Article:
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Snowbirds and road-trippers can customize their drive along the I-95

December, 2010

It could take hours of Googling and GPSing to research and compile information to make a trip down the East Coast’s I-95 easy and fun. We have done all this work for you – and more.

•We drive from New Hampshire to Miami, getting off at every one of the 607 exits, to compile our award-winning guide, Drive I-95: Exit by Exit Info, Maps, History and Trivia ( Now in its fifth edition, it features easy-to-use maps, and highlights places to sleep and eat and cool places to see, turning the drive into journey. There’s advice about radar traps, radio stations, 24-hour mechanics, ATMs, golf courses, campgrounds and pet-friendly places to sleep. It’s also available as an e-book or on a cool USB key.

•Did you know you can watch rats playing basketball right off I-95? Head to the Science Museum of Virginia in Richmond.

•In Alexandria, Virginia, at the new (and free) Freedom House Museum, learn that in 1808, the U.S. outlawed the importation of slaves. This did not stop the sale of slaves who were already in the country or had been born to slaves, who plantation owners felt were necessary for business.

•We found the pound cake lady, Jan Matthews-Hodges and her blue-ribbon awards baking in a former school in Benson, North Carolina. We drool every time we think of the cake: moist and buttery with a slight crunchy sugar crust. n If the traffic isn’t rolling fast enough for you, head to Xtreme Indoor Karting in Fort Lauderdale, Florida. You will feel like a real race car driver as you don a jump suit, professional helmet and neck brace, then lower yourself into one of the 40 European Bowman race karts.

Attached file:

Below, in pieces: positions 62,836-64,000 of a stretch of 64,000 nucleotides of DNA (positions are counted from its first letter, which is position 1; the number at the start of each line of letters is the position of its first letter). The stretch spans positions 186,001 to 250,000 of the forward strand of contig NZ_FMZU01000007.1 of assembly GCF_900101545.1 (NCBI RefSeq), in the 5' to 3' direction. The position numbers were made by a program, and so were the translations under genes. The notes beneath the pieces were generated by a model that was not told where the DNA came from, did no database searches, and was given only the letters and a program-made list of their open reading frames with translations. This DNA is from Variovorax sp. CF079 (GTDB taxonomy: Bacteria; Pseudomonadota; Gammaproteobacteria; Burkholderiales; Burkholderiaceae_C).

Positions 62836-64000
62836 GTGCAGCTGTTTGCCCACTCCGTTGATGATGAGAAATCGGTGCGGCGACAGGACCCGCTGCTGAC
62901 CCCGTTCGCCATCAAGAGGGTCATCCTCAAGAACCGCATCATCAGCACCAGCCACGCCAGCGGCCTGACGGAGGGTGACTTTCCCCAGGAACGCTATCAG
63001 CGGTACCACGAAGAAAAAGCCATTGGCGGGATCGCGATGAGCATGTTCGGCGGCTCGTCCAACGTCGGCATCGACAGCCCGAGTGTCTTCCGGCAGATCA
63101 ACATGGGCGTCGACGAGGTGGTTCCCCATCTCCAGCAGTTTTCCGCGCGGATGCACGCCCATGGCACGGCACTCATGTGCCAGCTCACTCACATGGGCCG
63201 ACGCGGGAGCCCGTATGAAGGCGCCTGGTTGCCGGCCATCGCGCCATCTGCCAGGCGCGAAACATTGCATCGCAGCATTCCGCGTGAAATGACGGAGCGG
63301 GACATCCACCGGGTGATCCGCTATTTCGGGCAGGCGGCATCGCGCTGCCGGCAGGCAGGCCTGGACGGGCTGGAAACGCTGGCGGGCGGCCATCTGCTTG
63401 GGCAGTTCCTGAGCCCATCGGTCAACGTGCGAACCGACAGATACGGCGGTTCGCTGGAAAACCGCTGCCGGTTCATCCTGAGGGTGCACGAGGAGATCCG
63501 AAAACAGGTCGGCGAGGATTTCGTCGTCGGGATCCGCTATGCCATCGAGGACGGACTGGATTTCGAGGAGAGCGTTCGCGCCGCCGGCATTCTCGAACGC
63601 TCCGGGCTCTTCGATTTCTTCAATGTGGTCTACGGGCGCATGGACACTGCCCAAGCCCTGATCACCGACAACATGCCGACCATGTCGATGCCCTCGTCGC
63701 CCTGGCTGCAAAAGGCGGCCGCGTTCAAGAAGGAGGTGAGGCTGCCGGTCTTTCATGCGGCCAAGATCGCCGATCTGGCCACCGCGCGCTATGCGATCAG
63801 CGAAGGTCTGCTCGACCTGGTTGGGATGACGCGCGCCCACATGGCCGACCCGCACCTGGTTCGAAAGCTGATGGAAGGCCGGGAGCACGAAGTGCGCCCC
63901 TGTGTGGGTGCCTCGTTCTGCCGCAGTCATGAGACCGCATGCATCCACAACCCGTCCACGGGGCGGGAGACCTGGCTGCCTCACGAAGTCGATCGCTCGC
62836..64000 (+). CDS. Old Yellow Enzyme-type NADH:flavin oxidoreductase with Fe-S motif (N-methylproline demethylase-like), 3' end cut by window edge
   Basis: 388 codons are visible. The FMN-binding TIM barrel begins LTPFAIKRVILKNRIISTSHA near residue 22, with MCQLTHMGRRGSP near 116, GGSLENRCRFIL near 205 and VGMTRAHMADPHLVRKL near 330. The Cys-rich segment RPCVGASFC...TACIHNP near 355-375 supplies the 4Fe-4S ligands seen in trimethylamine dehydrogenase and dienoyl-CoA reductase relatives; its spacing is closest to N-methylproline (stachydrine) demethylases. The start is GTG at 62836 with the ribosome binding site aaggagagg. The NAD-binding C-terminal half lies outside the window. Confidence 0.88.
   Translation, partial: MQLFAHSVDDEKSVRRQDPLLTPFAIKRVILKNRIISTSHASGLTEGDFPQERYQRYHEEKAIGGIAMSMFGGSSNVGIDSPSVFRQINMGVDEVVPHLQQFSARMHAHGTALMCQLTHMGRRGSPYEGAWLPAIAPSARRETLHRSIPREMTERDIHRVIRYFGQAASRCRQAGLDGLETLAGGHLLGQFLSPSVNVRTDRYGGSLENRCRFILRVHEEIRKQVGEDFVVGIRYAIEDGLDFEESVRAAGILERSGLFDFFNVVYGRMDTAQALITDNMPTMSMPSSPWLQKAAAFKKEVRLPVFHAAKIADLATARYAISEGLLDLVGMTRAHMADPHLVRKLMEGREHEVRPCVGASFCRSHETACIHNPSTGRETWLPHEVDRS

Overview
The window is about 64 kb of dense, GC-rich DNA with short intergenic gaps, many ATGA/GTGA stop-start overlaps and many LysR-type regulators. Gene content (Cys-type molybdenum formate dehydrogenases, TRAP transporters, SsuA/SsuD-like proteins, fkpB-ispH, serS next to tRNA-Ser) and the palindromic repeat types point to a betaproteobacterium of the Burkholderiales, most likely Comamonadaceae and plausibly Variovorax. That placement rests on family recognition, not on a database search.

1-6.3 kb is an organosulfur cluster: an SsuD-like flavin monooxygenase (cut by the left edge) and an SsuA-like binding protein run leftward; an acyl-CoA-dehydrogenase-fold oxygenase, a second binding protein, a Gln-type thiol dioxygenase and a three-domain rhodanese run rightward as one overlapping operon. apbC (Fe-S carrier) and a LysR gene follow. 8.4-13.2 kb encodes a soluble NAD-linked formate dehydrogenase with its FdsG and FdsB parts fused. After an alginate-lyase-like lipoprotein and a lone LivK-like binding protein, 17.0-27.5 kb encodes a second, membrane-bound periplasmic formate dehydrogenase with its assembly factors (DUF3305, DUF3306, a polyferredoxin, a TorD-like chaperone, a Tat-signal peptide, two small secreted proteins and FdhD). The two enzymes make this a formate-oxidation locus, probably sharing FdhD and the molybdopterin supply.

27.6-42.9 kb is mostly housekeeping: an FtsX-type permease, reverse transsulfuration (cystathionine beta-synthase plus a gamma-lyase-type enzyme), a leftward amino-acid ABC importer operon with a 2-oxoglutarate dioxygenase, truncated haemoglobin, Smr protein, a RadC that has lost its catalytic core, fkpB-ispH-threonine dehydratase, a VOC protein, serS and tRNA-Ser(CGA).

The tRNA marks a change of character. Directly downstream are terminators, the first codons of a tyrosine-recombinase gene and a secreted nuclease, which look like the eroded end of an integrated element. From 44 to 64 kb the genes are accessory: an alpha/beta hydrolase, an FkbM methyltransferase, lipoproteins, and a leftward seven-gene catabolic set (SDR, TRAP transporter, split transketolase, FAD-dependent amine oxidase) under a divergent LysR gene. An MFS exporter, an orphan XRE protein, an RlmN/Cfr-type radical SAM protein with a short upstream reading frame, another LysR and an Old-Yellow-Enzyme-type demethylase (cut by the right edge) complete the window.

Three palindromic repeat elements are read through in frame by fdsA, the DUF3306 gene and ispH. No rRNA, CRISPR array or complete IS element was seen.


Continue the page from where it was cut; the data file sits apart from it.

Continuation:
Maryland’s Milburn Orchards is a fun stop, but this isn’t how Stan and Sandra usually travel the I-95. Photo courtesy of Sandra Phillips and Stan Posner

•New Hampshire has been added to this edition, and at the outdoor Strawbery Banke Museum in Portsmouth, you can explore centuries of life through 43 original buildings, from the Pitt Tavern that served John Hancock, George Washington and Paul Revere to Abbott’s grocery store that dealt with rationing during the Second World War, to the Shapiro Home, where Jewish Russian immigrants lived in the 1920s.

•Kids of all ages will have loads of fun at Milburn Orchards in Elkton, Maryland. It’s a fouth-generation farm, which also has a mini-amusement park (we loved the goat walk). Don’t forget to check out their pies: awesome apple or Sandra’s favourite coconut custard.

•You can still walk the area of Lexington and Concord, Massachusetts, where “the shot heard round the world” was fired on April 17, 1775, beginning America’s eight-year war for independence.

•Since the 1930s, chicken pie lovers from all over New England have been driving to Harrows in Reading, Massachusetts, for Harrows Chicken Pies, made daily from fresh chickens, cooked slowly overnight and smothered in flavourful scratch gravy, firm carrots and potatoes and poured into lovely pastry.

•The Daytona Beach Drive-In Church welcomes everyone looking for a unique way to worship. Just stay in the car, tune in on your radio or listen to the speakers and then hop across the street to the beach.

•Much more than just another roadway, I-95 is a pipeline to history and amusement. Whether you are going south for the first time or the hundredth, with this book it will all seem brand new, and better than ever.



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